Beit Furik, Huwwara, Za'tara (Tapuah), Tue 15.1.08, Morning
Translation: Rachel B.
We set out rather late after waiting for Yael who was on her way to Tel Aviv and could not arrive because of a problem with the train. We left without her.
On our way we saw that the openings in the fence around the village of Marda which lead to the road, were blocked by the army with barbed wire fencing, except, of course, for the main entrance to the village. At Zeita the passage is blocked too.
Za'tara Junction: 8:50 AM
There is a line of 10 cars going from west to east and about 30 cars going from the north to the south.
Huwwara: 9:00 MA
There are fewer than 20 people waiting in line., We left when there were on 10 people waiting. The atmosphere was very calm, possibly because it's already late in the day.
Before we left a young man approached us, a taxi driver, and complained (in a very organized, logical manner in Hebrew) about abuse by the soldiers of the residents of Beit Dajan who pass through the "Great Jordan Valley Checkpoint" (that was his term - we could not get a precise name from him). These villagers have plots in the Jordan Valley that they have to get to through the checkpoint to cultivate. The religious soldiers harass them, send them from place to place, subject them to aggressive questioning and repeated checks for no apparent reason. They treat them with contempt and humiliate them (even the elderly ones) and look for excuses for confrontations with them. He told us that this has been going on for several days but was afraid to give us his phone number. Finally he agreed to give me his phone number and I have it and, of course, will pass it along to whoever takes it upon themselves to investigate this situation.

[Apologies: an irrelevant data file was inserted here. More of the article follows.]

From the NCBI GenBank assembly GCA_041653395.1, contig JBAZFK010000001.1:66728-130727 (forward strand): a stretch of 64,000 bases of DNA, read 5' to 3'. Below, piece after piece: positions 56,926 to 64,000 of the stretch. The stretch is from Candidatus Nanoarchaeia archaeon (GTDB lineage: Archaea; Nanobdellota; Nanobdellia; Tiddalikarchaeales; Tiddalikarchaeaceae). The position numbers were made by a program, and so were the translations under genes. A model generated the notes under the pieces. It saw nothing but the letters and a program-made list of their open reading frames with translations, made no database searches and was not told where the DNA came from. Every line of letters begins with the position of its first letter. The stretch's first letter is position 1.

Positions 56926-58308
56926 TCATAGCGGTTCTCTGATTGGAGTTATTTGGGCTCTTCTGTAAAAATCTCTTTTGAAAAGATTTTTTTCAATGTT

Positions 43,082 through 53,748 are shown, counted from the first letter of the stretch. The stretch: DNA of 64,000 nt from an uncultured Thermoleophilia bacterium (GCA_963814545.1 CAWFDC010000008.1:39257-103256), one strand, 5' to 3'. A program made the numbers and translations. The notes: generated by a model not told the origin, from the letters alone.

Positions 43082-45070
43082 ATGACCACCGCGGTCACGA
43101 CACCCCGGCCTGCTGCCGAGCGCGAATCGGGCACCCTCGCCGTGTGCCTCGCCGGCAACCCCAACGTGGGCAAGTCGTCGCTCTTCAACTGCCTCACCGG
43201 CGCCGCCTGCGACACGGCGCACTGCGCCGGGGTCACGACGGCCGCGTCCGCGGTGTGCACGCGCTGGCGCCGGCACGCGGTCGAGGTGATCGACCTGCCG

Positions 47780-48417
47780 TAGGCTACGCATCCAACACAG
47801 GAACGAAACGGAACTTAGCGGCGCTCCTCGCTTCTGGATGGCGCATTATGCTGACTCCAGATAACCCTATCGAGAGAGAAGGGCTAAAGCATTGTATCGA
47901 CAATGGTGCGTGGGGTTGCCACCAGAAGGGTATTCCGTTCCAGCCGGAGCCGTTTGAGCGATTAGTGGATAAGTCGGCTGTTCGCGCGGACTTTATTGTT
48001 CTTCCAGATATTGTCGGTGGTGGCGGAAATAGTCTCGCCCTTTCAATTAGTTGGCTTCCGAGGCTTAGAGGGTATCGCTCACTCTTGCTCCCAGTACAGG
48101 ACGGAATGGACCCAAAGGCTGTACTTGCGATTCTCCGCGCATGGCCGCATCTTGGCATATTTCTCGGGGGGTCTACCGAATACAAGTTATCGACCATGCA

Beit Fureik: 9:40 AM
There are 12 cars waiting at the entrance to Nablus and a few at the exit. The checkpoint commander takes the initiative to talk to us: a conversation/argument that can be summarized as: ‘Why don't you bring cakes and hamburgers from Tel Aviv for the soldiers to show that we are not only here to support the Palestinians but also to support our soldiers." There were about 10 soldiers there. We asked them to open a second station to check people through to reduce the waiting time. They, indeed, did open a second lane in each direction but the overall atmosphere was still of laziness and hostility towards the Palestinians.
Za'atra; 10:15 AM
There are 45 cars waiting in the lane heading south and only one station operating. The District Coordination Office representative explains to us that the soldiers went off for breakfast... this in response to our question about when additional stations will be opened. Before we had left the checkpoint, a second station was, indeed, opened.